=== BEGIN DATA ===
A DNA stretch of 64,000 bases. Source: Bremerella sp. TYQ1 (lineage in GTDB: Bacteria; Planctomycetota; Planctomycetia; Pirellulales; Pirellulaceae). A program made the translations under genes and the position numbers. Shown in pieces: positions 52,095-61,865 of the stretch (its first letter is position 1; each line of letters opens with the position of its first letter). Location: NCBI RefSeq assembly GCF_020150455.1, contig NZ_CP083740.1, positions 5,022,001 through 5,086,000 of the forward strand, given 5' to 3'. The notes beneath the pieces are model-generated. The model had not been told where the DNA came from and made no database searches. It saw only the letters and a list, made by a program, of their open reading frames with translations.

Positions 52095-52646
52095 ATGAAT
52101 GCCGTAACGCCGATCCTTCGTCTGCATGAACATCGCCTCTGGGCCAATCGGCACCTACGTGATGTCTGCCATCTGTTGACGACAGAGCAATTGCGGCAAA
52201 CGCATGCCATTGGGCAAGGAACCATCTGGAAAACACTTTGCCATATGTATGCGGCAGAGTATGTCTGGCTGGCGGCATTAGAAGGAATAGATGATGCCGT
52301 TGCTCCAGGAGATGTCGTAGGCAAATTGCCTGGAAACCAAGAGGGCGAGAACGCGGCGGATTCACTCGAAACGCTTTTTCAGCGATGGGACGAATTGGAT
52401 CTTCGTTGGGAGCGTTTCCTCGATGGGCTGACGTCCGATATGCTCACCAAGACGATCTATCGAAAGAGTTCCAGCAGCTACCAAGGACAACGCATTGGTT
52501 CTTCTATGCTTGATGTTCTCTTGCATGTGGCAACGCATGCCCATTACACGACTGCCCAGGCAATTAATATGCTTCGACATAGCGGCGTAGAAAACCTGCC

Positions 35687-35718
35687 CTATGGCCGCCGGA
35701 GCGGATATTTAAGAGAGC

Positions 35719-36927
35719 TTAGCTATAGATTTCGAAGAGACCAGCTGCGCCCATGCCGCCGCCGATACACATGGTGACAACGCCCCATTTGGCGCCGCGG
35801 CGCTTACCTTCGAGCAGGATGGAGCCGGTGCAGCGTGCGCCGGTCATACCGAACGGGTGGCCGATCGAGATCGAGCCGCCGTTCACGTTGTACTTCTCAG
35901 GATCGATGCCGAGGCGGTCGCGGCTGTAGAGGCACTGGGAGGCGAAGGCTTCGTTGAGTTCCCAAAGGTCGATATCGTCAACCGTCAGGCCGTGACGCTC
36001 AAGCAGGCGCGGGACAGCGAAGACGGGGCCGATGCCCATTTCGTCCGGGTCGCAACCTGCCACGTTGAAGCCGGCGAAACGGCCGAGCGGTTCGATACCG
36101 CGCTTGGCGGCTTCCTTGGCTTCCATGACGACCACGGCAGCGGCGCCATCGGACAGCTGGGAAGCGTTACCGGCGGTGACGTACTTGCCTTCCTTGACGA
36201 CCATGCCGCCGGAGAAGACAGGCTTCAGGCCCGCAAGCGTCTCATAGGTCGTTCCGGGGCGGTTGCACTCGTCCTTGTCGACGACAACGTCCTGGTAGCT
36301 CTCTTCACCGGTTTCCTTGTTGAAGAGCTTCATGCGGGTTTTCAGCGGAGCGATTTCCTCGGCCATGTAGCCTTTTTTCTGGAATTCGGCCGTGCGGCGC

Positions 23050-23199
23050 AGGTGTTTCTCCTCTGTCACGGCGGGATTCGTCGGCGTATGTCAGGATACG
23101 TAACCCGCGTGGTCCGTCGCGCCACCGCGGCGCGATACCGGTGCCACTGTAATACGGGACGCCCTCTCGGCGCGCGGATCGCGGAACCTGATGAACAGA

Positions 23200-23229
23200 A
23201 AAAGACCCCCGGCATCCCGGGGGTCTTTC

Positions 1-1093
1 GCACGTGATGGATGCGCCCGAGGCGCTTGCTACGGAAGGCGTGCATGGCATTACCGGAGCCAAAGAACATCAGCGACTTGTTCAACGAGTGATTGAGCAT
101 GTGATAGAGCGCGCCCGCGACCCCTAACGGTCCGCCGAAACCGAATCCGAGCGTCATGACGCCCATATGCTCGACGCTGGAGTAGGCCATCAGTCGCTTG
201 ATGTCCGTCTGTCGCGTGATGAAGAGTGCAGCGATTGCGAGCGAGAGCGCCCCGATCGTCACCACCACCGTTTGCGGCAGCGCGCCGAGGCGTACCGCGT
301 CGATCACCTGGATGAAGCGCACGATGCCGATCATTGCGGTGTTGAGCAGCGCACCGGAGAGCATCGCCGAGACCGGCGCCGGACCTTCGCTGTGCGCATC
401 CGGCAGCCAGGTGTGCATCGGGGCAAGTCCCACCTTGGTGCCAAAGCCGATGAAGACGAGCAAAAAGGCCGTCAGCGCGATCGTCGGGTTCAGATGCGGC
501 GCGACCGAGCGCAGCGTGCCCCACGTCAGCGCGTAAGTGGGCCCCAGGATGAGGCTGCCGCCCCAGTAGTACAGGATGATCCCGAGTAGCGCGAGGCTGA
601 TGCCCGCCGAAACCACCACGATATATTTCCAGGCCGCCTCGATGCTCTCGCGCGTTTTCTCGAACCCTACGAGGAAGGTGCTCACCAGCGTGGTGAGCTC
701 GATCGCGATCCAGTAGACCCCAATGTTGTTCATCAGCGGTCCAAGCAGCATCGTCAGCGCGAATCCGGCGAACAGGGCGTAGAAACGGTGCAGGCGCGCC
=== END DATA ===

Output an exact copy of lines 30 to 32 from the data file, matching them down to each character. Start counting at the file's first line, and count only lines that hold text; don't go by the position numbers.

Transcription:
301 CGATCACCTGGATGAAGCGCACGATGCCGATCATTGCGGTGTTGAGCAGCGCACCGGAGAGCATCGCCGAGACCGGCGCCGGACCTTCGCTGTGCGCATC
401 CGGCAGCCAGGTGTGCATCGGGGCAAGTCCCACCTTGGTGCCAAAGCCGATGAAGACGAGCAAAAAGGCCGTCAGCGCGATCGTCGGGTTCAGATGCGGC
501 GCGACCGAGCGCAGCGTGCCCCACGTCAGCGCGTAAGTGGGCCCCAGGATGAGGCTGCCGCCCCAGTAGTACAGGATGATCCCGAGTAGCGCGAGGCTGA